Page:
Cultural Artefact: Smelting


Smelting has occurred in Tasmania from 1849 onwards in 22 smelters, which have varied in size from small to very large. Three-quarters smelted ore near the mine it came from, ten of these near west coast mines, three around Beaconsfield, and one each at Blue Tier and Port Davey. Seven smelted ore brought to industrial sites at Bell Bay (Comalco, Temco), Launceston (Mount Bischoff) and Hobart (early short-lived smelters, and Electrolytic Zinc). Copper, iron and tin have been the most common ores smelted.

Twelve smelters were short-lived, processing ore near a mine for three years or less. They failed due to unsuitable technology, unsuitable or low-grade ore, bankruptcy, or the difficulties of working in remote areas. Four lasted about ten years, and six 25 years or more. From 1875 to 1929 Mount Bischoff's smelter at Launceston processed tin from its mine; Mount Lyell at Queenstown processed its copper ore from 1896 to 1969; the Electrolytic Zinc Company at Risdon near Hobart began smelting zinc ore from Broken Hill and later from Rosebery in 1917, and smelting continues; from 1923 to 1948 Electrolytic Zinc smelted Mount Read-Rosebery ores at Zeehan; Comalco, established in 1955, continues to process bauxite from Weipa at its plant at Bell Bay; and Temco, also at Bell Bay, has from 1962 processed ferro-manganese ore from Groote Eylandt. The fourth continuing smelter was established in 2001 by Rallinga Mines at Port Davey, and smelts local tin deposits. Overall, smelters around the island have made a substantial contribution to the Tasmanian economy, for over 150 years.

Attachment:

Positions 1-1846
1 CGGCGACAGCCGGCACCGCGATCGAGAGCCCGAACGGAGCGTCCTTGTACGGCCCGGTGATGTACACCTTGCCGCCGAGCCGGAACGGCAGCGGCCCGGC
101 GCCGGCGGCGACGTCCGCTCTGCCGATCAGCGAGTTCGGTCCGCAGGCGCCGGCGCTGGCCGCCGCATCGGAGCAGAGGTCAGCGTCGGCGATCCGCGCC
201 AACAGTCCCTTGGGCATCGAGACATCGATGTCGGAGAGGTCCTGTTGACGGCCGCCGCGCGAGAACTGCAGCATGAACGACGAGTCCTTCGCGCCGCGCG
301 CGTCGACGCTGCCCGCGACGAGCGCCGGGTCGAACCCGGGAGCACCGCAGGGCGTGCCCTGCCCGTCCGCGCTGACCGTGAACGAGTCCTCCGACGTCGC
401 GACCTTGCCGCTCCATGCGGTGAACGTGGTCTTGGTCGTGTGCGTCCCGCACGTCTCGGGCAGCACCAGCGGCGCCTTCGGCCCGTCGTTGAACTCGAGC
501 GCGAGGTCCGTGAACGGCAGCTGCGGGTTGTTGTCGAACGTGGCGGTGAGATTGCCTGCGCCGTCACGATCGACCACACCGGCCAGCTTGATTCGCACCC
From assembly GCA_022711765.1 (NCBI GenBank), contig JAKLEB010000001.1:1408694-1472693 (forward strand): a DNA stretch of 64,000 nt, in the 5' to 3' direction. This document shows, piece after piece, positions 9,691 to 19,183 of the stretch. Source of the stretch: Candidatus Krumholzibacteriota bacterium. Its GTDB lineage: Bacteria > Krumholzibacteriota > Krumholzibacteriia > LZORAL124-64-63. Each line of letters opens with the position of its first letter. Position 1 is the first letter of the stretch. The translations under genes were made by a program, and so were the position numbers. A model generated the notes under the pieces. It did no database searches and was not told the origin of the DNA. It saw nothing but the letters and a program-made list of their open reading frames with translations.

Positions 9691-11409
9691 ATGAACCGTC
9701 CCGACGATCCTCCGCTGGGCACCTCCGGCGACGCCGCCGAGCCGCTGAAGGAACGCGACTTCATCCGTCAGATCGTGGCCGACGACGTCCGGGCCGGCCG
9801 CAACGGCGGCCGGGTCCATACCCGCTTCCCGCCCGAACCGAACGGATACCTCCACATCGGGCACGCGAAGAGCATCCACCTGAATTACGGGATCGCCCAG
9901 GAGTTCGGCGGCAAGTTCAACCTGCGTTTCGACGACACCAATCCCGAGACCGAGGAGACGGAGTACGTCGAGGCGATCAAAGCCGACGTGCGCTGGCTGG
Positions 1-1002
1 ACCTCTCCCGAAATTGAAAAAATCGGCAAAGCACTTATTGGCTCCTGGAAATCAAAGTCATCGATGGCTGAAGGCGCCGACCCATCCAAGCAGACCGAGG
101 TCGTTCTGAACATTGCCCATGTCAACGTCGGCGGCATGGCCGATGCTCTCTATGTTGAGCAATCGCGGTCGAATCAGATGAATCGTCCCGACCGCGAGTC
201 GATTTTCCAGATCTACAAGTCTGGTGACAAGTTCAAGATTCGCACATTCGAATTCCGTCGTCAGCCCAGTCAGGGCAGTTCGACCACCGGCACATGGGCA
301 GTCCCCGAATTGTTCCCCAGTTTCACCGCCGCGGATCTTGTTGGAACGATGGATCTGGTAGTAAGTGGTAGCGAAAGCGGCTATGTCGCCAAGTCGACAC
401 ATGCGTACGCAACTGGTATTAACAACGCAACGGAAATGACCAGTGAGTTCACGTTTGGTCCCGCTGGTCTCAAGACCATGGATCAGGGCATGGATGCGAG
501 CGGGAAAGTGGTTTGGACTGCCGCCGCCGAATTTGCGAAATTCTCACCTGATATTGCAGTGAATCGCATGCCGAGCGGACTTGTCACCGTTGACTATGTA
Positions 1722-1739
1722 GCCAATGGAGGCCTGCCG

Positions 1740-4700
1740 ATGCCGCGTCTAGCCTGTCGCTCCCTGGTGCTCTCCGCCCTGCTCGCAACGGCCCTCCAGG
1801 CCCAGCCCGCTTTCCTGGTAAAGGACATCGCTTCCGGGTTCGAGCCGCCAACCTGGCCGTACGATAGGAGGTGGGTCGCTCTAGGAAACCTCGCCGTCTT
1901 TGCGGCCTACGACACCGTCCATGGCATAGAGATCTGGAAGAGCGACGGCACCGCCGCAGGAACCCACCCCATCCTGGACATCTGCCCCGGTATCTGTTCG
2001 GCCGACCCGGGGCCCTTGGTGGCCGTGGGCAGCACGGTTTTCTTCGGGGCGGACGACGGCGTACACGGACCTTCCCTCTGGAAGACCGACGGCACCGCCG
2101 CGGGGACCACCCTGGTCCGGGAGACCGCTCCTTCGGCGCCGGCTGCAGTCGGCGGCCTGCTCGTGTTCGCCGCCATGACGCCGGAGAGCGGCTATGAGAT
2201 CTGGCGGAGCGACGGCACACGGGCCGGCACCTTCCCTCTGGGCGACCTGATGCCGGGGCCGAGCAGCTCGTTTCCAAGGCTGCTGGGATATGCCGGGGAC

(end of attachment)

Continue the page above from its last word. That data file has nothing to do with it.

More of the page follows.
Greg Dickens

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